In a significant development for the Justice Department’s investigation into the January 6, 2021, attack on the U.S. Capitol, Stewart Rhodes, the founder of the extremist group Oath Keepers, has been sentenced to 18 years in prison. Stay in touch with our website NewsManthan for the latest news!
Stewart Rhodes Sentenced To 18 Years
Rhodes orchestrated a weeks-long plot that culminated in his followers assaulting the Capitol with the intent of preventing President Joe Biden from assuming office after the 2020 election.
This marks the first conviction for seditious conspiracy in connection with the January 6 attack, and the sentence handed down to Rhodes is the longest so far among the numerous Capitol riot cases.
The Justice Department Determination
Attorney General Merrick Garland expressed the Justice Department’s commitment to holding accountable those responsible for the assault on democracy. According to APNews, The department considers Rhodes’ actions as “terrorism,” leading to an increased recommended sentence under federal guidelines.
This classification sets a precedent for potentially lengthy sentences for other far-right extremists, such as former Proud Boys leader Enrique Tarrio, who have been convicted of similar charges.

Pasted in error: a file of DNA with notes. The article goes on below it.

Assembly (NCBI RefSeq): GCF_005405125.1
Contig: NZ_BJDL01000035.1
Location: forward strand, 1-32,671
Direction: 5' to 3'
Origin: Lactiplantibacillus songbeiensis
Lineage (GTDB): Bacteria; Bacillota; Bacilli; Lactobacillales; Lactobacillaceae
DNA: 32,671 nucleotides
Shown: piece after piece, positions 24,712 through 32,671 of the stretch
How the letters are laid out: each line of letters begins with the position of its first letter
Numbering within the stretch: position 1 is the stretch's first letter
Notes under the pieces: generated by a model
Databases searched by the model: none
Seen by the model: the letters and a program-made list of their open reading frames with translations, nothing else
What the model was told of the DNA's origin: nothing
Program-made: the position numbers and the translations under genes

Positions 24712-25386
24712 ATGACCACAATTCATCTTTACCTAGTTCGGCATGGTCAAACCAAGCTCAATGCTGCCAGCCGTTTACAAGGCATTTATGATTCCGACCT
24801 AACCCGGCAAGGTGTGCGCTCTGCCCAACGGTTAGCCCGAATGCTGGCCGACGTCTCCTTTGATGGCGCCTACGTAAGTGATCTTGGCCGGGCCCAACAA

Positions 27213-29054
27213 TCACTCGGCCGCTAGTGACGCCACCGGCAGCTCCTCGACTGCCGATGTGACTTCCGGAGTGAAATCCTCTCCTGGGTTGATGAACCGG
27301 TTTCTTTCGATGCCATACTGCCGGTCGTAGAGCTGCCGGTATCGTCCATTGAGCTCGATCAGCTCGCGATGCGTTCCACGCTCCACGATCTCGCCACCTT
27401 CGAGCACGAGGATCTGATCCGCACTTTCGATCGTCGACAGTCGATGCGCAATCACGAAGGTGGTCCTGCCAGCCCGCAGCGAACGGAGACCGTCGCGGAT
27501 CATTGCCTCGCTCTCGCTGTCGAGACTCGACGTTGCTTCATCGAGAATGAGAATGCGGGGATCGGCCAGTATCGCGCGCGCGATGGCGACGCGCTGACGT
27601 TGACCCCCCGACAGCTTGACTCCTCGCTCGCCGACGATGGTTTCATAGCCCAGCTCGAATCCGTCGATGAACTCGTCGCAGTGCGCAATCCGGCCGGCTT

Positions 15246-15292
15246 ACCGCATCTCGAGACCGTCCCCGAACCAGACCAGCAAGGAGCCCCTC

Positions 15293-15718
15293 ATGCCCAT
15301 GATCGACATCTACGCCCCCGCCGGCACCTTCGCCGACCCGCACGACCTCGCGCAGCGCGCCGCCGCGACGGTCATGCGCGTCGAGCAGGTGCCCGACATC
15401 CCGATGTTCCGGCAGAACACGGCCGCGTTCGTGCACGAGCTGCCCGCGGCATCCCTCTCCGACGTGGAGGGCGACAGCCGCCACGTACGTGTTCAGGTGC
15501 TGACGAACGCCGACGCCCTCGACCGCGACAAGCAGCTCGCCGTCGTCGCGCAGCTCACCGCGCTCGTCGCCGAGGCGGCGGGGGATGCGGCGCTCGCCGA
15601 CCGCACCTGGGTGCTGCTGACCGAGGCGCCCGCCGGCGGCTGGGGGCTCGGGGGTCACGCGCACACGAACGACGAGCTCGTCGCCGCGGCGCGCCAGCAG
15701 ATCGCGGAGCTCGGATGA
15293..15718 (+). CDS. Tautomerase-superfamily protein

The Judge Assessment
U.S. District Judge Amit Mehta, in a first for a January 6 case, agreed with the Justice Department’s stance that Rhodes’ actions should be regarded as terrorism. The judge emphasized that Rhodes remains a threat to the United States and democracy,
Expressing concern that similar events could occur in the future. Judge Mehta recognized Rhodes’ intelligence and charisma as factors that make him dangerous, stating that Rhodes would be ready to take up arms against the government upon his release.
Rhodes Response And Court Verdict
Rhodes, wearing orange jail clothes, referred to himself as a “political prisoner” and drew parallels with former President Trump, claiming that his only crime was opposing those he believed were destroying the country. However, the judge dismissed Rhodes’ claim, emphasizing
That his prosecution was not based on his political beliefs but on the actions he took against the people of the country. Another Oath Keeper, Kelly Meggs, who was convicted alongside Rhodes, was sentenced to 12 years in prison. Meggs expressed regret for his involvement in the riot but maintained that he never intended to enter the Capitol.
Rhodes’ Background And Sentencing
Rhodes’ arrest in January 2022 was the culmination of his decades-long involvement in extremism, including standoffs with federal authorities at Nevada’s Bundy Ranch. Founding the Oath Keepers in 2009, Rhodes transformed it into one of the largest far-right antigovernment militia groups in the United States.
However, the group appears to have weakened following the arrests of its members. The judge’s agreement to the prosecution’s request for a “terrorism enhancement” allows for a longer prison term, highlighting the gravity of Rhodes’ actions.
Prosecutors had sought a 25-year sentence, arguing that it was necessary to deter future political violence. Assistant U.S. Attorney Kathryn Rakoczy highlighted Rhodes’ interviews and speeches from jail, where he perpetuated the false claim that the 2020 election was stolen and asserted that it would happen again in 2024.